The beauty and bio-diversity of our world is an inspiration for travel, and Emirates is committed to doing our part to preserve natural habitats and stop the illegal wildlife trade which is driving endangered species to the brink of extinction.
Conservation of habitats
Emirates has actively supported fragile habitats since 1999, when it established the Al Maha Desert Resort and Spa in Dubai with a 27 square kilometres conservation reserve for the protection of desert fauna and flora. In its first years, 70 Arabian Oryx were re-introduced and 6,000 indigenous trees and shrubs planted.
This became the foundation for the , which was created in 2003 and expanded the protected land area to 225 square kilometres. Representing about 5% of Dubai’s total land area, this is the biggest piece of land which Dubai has dedicated to a single project. Emirates funds the DDCR, and sits on its management board.
Following the success of Al Maha and the DDCR, in 2009 Emirates opened the Emirates One&Only Wolgan Valley. One of Australia’s first luxury conservation-based resorts, it occupies just 1% of a 2,800 hectare nature reserve in the Greater Blue Mountains World Heritage Area.
Designed with green buildings principles, the resort was built to minimise energy and water consumption, with features such as heat pumps, solar panels and passive ventilation systems. On opening, Emirates One&Only Wolgan Valley was the first carboNZero©™ certified hotel in the world, and the first carbon neutral resort to be certified through an internationally accredited greenhouse gas programme.
Emirates invested over AU$ 125 million into this project to ensure the conservation of the unique bio-diversity of this valley and has since planted over 175,000 native trees and shrubs across the site.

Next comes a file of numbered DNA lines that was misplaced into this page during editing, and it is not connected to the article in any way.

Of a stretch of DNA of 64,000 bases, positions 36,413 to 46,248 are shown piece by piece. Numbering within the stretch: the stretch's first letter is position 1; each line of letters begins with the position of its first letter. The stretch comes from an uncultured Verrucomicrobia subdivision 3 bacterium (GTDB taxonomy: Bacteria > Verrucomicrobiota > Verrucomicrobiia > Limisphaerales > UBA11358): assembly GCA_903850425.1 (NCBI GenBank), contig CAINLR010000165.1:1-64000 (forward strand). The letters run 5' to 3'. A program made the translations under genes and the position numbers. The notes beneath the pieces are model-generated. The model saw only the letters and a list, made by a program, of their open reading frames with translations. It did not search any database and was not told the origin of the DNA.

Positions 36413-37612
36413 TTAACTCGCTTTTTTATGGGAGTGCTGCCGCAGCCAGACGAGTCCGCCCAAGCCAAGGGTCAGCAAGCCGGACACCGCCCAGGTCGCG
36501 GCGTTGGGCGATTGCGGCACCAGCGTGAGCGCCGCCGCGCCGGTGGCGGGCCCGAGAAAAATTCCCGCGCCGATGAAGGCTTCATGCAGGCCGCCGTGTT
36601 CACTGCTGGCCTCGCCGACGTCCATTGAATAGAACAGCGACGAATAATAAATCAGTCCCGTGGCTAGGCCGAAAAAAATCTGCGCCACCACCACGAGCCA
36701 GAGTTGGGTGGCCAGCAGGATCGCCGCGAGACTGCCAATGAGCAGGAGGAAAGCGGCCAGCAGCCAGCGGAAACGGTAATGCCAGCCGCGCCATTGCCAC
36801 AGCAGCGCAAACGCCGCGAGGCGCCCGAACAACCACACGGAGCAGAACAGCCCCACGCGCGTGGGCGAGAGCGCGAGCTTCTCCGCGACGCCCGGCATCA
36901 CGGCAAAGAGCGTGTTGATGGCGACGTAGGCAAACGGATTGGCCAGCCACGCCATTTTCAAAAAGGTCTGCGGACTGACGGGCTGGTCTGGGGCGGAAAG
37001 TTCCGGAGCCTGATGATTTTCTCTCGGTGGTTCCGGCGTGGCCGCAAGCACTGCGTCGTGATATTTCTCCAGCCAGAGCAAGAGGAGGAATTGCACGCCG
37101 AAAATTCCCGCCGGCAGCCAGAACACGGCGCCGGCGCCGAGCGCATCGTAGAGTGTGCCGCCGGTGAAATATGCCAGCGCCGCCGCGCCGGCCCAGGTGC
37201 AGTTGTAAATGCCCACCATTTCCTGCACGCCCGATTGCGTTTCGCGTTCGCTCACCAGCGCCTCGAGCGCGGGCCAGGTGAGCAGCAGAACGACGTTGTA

Tackling the illegal wildlife trade
As a major international aviation business, Emirates is committed to making a positive difference in combatting the illegal wildlife trade, and to marshalling our resources in support of this cause. We have zero tolerance on carrying banned species, hunting trophies or any products associated with illegal wildlife activities.
Our ground handling colleagues are trained in IATA’s Live Animal Regulations and our internal policies on carrying wildlife. Our frontline employees are trained to recognise and report suspicious cargo. We have established a dedicated reporting channel to empower our people and partners to stop illegal trade by flagging confidential information that can protect endangered species.
In addition to internal campaigns to create awareness amongst our workforce, Emirates also engages with our customers by regularly featuring interviews, wildlife programmes and films on ice, our inflight entertainment system, and articles in Open Skies our inflight magazine.
Since 2015, five Emirates A380 aircraft featuring animals threatened by poaching, have been flying across six continents to help raise awareness of the issue at airports around the world, and among the millions of passengers we carry each year across our network.
Efforts to protect endangered wildlife are ongoing and we know it is not something any single entity or industry can accomplish alone. Trying to foil the illegal wildlife trade require the support and co-ordinated efforts of multiple parties including regulators, law enforcement, customs and border control, local communities, transport and logistics players.